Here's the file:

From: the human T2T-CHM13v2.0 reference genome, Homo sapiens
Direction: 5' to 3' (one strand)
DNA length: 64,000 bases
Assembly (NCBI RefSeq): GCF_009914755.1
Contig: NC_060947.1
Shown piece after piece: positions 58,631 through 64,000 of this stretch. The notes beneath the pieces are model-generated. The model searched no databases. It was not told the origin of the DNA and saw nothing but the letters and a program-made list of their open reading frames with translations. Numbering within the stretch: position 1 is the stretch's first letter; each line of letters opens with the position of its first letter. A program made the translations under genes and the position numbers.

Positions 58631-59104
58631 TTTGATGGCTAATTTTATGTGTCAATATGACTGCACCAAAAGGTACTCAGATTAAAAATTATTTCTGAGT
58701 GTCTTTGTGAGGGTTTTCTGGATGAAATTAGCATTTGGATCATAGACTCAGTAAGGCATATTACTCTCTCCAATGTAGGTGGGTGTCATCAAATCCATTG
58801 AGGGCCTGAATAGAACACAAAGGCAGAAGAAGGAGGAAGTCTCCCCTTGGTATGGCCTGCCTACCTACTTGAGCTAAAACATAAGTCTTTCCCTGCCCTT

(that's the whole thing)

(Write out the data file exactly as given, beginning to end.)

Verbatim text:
From: the human T2T-CHM13v2.0 reference genome, Homo sapiens
Direction: 5' to 3' (one strand)
DNA length: 64,000 bases
Assembly (NCBI RefSeq): GCF_009914755.1
Contig: NC_060947.1
Shown piece after piece: positions 58,631 through 64,000 of this stretch. The notes beneath the pieces are model-generated. The model searched no databases. It was not told the origin of the DNA and saw nothing but the letters and a program-made list of their open reading frames with translations. Numbering within the stretch: position 1 is the stretch's first letter; each line of letters opens with the position of its first letter. A program made the translations under genes and the position numbers.

Positions 58631-59104
58631 TTTGATGGCTAATTTTATGTGTCAATATGACTGCACCAAAAGGTACTCAGATTAAAAATTATTTCTGAGT
58701 GTCTTTGTGAGGGTTTTCTGGATGAAATTAGCATTTGGATCATAGACTCAGTAAGGCATATTACTCTCTCCAATGTAGGTGGGTGTCATCAAATCCATTG
58801 AGGGCCTGAATAGAACACAAAGGCAGAAGAAGGAGGAAGTCTCCCCTTGGTATGGCCTGCCTACCTACTTGAGCTAAAACATAAGTCTTTCCCTGCCCTT